Brexit fears are killing job opportunities --  unless you want to work in fintech

LondonJeremy Reddington/ShutterstockThe number of available financial jobs in London dropped in March amidst Brexit fears.

The number of jobs available in London fell 21% in March compared to the same time last year, according to recruitment agency Morgan McKinley.

It said that the number was now 7,215, down from 8,325 a month before.

That’s in contrast with the number of jobseekers in the capital, which increased by 44% from March last year, though there was still a drop from February 2016.

Hakan Enver, operations director for Morgan McKinley, said a series of negative news stories — including the UK’s upcoming EU referendum in June — had begun to take its toll on the job market.

“Reports of a slowing economy, redundancies, the Brexit referendum approaching and then the horrific terrorist attacks in Belgium, it’s little wonder that the figures are showing a decrease,” he said. “With all this in mind, I’m surprised they held up so well.”

The report also cited a study by accounting firm PwC which suggested that Brexit could cost the UK nearly 950,000 jobs and “blow a £100 billion hole in the economy.”

“The Brexit is definitely affecting hiring,” said Enver. “Many firms are nervous about the outcome and the possible ramifications. The natural reaction is to put a freeze on hiring and this is what many are now doing.”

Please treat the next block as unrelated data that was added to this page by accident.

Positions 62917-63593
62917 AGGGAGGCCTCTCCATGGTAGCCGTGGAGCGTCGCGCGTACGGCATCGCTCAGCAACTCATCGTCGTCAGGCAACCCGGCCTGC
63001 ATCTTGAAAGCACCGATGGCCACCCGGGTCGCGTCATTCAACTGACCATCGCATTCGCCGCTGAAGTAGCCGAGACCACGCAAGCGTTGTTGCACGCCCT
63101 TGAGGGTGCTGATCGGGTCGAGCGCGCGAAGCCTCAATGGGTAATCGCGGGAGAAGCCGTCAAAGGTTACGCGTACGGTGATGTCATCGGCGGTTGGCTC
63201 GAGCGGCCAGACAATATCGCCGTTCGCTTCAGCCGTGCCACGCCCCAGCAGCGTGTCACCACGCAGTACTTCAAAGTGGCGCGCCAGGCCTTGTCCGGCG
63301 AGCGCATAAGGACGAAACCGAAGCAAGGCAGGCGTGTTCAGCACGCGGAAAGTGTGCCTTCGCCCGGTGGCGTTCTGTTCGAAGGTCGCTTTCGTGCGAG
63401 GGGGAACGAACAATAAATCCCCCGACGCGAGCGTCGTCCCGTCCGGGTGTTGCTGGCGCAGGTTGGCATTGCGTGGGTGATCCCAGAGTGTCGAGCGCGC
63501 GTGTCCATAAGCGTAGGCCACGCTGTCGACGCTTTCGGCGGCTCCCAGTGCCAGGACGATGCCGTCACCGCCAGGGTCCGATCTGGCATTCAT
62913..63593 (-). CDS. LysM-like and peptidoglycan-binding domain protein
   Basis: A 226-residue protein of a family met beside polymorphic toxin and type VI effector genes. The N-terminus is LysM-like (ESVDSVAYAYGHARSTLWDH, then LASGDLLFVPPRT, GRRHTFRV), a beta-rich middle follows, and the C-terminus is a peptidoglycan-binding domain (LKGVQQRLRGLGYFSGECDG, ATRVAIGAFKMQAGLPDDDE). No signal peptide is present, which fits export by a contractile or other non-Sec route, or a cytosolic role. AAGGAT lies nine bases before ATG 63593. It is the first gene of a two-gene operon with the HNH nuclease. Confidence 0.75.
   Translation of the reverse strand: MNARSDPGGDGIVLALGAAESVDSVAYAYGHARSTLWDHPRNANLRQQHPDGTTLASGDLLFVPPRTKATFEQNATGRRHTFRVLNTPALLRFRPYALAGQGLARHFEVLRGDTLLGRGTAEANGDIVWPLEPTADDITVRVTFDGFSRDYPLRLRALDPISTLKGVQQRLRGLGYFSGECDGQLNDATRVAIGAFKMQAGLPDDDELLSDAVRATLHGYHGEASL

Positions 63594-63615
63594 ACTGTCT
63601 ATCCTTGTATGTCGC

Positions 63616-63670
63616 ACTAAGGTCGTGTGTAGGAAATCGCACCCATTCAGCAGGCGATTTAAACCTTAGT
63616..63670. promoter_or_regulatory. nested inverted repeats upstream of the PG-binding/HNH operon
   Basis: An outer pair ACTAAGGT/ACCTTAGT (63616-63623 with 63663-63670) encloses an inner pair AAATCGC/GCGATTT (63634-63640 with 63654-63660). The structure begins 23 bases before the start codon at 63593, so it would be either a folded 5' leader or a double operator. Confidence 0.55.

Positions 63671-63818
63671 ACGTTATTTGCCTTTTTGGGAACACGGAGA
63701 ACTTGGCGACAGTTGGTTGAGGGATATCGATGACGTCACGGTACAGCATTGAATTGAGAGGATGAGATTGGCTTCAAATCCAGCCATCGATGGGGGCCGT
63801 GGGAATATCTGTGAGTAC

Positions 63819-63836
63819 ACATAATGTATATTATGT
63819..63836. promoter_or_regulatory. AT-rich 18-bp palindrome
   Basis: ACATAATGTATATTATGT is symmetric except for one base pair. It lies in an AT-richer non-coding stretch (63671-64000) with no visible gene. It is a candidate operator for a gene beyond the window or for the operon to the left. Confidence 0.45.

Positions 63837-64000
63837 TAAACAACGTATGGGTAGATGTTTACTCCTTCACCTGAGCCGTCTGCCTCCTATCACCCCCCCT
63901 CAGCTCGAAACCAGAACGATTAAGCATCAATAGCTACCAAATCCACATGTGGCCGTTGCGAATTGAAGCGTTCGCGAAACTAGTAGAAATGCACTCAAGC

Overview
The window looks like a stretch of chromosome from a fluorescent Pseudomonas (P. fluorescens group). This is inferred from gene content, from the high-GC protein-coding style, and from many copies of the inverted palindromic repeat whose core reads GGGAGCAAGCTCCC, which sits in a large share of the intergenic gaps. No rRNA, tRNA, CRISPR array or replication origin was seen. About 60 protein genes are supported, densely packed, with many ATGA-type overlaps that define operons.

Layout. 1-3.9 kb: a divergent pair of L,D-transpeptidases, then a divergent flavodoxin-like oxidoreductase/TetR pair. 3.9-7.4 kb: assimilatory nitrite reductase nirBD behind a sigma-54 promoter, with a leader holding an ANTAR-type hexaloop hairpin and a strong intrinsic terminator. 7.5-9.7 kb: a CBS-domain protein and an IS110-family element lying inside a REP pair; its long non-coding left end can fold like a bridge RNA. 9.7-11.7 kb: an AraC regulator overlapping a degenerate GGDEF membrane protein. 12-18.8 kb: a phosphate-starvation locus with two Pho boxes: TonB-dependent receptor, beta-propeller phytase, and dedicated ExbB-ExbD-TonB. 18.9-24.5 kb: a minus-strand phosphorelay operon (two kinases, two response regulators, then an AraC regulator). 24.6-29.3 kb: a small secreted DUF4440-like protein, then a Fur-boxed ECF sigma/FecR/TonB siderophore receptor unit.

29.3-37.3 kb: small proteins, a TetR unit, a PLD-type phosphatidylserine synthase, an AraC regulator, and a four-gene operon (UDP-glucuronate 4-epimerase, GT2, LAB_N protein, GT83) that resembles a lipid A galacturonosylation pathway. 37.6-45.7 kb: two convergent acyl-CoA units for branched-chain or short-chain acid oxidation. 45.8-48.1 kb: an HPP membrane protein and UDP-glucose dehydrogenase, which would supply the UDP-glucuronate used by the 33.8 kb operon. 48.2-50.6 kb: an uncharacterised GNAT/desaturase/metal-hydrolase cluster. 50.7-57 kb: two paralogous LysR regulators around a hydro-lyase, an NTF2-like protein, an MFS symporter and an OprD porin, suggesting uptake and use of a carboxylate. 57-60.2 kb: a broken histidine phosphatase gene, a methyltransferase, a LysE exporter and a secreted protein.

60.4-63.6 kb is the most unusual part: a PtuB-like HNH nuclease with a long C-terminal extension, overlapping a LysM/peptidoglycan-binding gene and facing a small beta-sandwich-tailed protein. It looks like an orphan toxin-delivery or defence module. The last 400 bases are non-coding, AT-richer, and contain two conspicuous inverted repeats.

The exact impact Brexit will have on the UK’s economy is still unknown, but many corporations have warned voters against it.

Last week aircraft manufacturer Airbus warned its UK employees directly that leaving the EU would have consequences on future investments.

Despite the gloomy outlook for the jobs market, the report had good news for jobseekers looking to get into the financial technology (also known as fintech) sector as banks become more reliant on third party providers for infrastructure and talent:

“Fintech firms are still hiring actively and they are able to attract top candidates,” said Enver.

“Many job seekers see fintech firms as more creative and innovative than traditional banks. Also, the younger generation of professionals are a lot more entrepreneurial than their predecessors. Fintech fits into that mindset perfectly.”

Enver added that the more flexible working hours offer end by fintech was a major attraction to new recruits.

“Although the salaries tend to be lower than in banks, the fact that fintech firms generally offer a better work life balance is also a big motivator,” he added.

This chart shows the drop in available financial jobs in London, which mirrors the overall drop in available jobs:

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